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dc.contributor.authorMiller, Seth W.
dc.date.accessioned2015-10-05T20:28:07Z
dc.date.available2015-10-05T20:28:07Z
dc.identifier.urihttp://hdl.handle.net/10484/8129
dc.description.abstractThis quantitative study identified how rural schools differ on five school-level factors related to student achievement according to their performance on Grade 3 reading. Through use of a MANOVA test, it was shown that principals of high-poverty rural schools that made AYP in Grade 3 reading reported significantly higher levels of guaranteed and viable curriculum than principals of high-poverty rural schools that did not make AYP. There were no significant differences in the presence of the school-level factors in rural schools without high poverty based on the principal reports. Additionally, the study identified which school-level factors predict student achievement in rural schools with and without high poverty. Through use of a multiple regression test, it was determined that the school-level factors did not serve as significant predictors of Grade 3 reading performance in the high poverty rural schools. One factor, guaranteed and viable curriculum, was shown to predict for student achievement in rural schools without high poverty. In conducting this study, additional research questions were addressed. Through linear regression, it was demonstrated that poverty accounted for much more of the variance in reading scores in non-rural schools (58%, N = 1,761) than in rural schools (19%, N = 427). Through multivariate multiple regression testing, it was found that there was not a significant ability for either Grade 3 reading performance or poverty to predict for the school-level factors in rural schools. Finally, through multiple regression testing, it was determined that three predictors (poverty, guaranteed and viable curriculum, and safe and orderly environment) were able to significantly predict reading scores for rural schools. The results of the study provide rural school leaders a better understanding of the overall strengths and weaknesses of a particular school and the potential benefits of school improvement initiatives geared around school-level factors. This knowledge will prove useful to the overall research base on rural school effectiveness. More specifically, this knowledge will help guide the decisions of school leaders concerned with improving student achievement in rural school districts with high poverty.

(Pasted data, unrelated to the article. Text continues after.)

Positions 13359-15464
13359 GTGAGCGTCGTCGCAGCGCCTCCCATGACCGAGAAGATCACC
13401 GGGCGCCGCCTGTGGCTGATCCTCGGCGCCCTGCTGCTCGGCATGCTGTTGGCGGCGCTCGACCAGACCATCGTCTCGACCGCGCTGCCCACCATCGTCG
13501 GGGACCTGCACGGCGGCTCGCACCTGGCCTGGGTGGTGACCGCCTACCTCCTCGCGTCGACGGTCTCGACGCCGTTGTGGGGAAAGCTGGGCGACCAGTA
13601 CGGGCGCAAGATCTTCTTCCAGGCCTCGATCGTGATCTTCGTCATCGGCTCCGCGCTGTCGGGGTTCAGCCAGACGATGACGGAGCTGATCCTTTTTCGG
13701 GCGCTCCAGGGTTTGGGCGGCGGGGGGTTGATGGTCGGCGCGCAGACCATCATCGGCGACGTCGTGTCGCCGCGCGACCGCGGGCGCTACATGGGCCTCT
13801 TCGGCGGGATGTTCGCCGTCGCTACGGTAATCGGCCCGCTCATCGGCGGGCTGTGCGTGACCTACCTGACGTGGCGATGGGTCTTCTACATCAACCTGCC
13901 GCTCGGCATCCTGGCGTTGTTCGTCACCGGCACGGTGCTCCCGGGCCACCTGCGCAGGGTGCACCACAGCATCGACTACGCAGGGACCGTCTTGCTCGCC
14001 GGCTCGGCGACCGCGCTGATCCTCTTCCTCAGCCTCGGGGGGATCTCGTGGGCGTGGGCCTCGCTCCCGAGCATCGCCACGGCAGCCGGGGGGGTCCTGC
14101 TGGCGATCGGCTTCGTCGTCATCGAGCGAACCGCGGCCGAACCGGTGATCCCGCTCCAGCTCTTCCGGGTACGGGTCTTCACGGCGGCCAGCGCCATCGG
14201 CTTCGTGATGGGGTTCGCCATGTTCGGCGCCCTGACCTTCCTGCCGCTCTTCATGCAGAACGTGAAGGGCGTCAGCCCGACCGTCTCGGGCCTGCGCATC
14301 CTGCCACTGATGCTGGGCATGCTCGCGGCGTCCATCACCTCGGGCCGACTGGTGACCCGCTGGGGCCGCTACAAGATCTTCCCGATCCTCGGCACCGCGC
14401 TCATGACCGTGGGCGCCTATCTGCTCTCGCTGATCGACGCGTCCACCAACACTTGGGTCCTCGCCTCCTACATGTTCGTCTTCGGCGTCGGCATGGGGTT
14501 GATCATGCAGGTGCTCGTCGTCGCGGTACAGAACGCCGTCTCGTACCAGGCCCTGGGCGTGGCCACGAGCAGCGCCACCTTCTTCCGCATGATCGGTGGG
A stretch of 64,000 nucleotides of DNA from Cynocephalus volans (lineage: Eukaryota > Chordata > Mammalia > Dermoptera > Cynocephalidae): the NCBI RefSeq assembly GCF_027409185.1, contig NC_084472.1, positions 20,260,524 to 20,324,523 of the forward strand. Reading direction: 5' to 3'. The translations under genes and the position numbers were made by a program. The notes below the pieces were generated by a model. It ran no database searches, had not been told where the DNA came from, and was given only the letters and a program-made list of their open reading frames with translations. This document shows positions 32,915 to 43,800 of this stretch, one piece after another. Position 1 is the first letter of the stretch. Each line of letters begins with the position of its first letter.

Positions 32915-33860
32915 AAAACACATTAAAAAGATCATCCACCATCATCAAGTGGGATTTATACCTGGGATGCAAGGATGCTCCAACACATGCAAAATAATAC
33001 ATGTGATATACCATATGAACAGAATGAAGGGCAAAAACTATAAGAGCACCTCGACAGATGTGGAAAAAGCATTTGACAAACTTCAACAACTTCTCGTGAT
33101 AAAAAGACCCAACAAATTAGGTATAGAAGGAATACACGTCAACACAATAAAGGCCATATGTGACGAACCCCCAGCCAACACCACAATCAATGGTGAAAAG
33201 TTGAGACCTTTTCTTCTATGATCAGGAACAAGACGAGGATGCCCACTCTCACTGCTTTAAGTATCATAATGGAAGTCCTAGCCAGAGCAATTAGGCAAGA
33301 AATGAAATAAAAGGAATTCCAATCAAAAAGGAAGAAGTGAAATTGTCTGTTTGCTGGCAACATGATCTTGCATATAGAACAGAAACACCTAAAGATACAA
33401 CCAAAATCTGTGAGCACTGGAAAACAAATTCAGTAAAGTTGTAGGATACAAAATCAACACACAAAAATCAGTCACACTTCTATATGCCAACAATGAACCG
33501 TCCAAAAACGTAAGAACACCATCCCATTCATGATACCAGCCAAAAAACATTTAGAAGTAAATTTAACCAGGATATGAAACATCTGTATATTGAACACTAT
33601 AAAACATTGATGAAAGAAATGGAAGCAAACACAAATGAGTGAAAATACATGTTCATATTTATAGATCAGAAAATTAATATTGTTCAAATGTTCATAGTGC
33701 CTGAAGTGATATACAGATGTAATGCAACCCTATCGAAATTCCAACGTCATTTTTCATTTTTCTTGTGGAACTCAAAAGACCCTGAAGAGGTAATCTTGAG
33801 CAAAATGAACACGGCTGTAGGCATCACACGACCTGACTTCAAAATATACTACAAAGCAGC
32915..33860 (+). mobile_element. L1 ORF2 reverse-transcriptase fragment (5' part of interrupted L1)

dc.description.statementofresponsibilitySeth W. Miller
dc.language.isoen_US
dc.subjectEducation
dc.subjectrural
dc.subjectpoverty
dc.subjecteffectiveness
dc.subjectachievement
dc.subject.lcshPoverty.
dc.subject.lcshAcademic achievement.
dc.titleSchool Factors Related to Reading Achievement in Rural Schools with and without High Poverty
dc.typeDissertation
dc.date.graduationmonthMay
dc.date.published2013
dc.description.committeechairMcDaniel, Terry
dc.description.committeemembersBoyd, Robert
dc.description.committeemembersMarrs-Morford, Linda
dc.description.degreeDoctor of Philosophy
dc.description.departmentDepartment of Educational Leadership, Administration, and Foundations
dc.description.imprintCunningham Memorial library, Terre Haute,Indiana State University
dc.description.itemidetdISU-Dissertation-May-2013
dc.description.levelDoctoral
dc.description.noteTitle from document title page. Document formatted into pages: contains 182 p.: ill. Includes abstract and appendix
refterms.dateFOA2021-06-02T12:36:41Z


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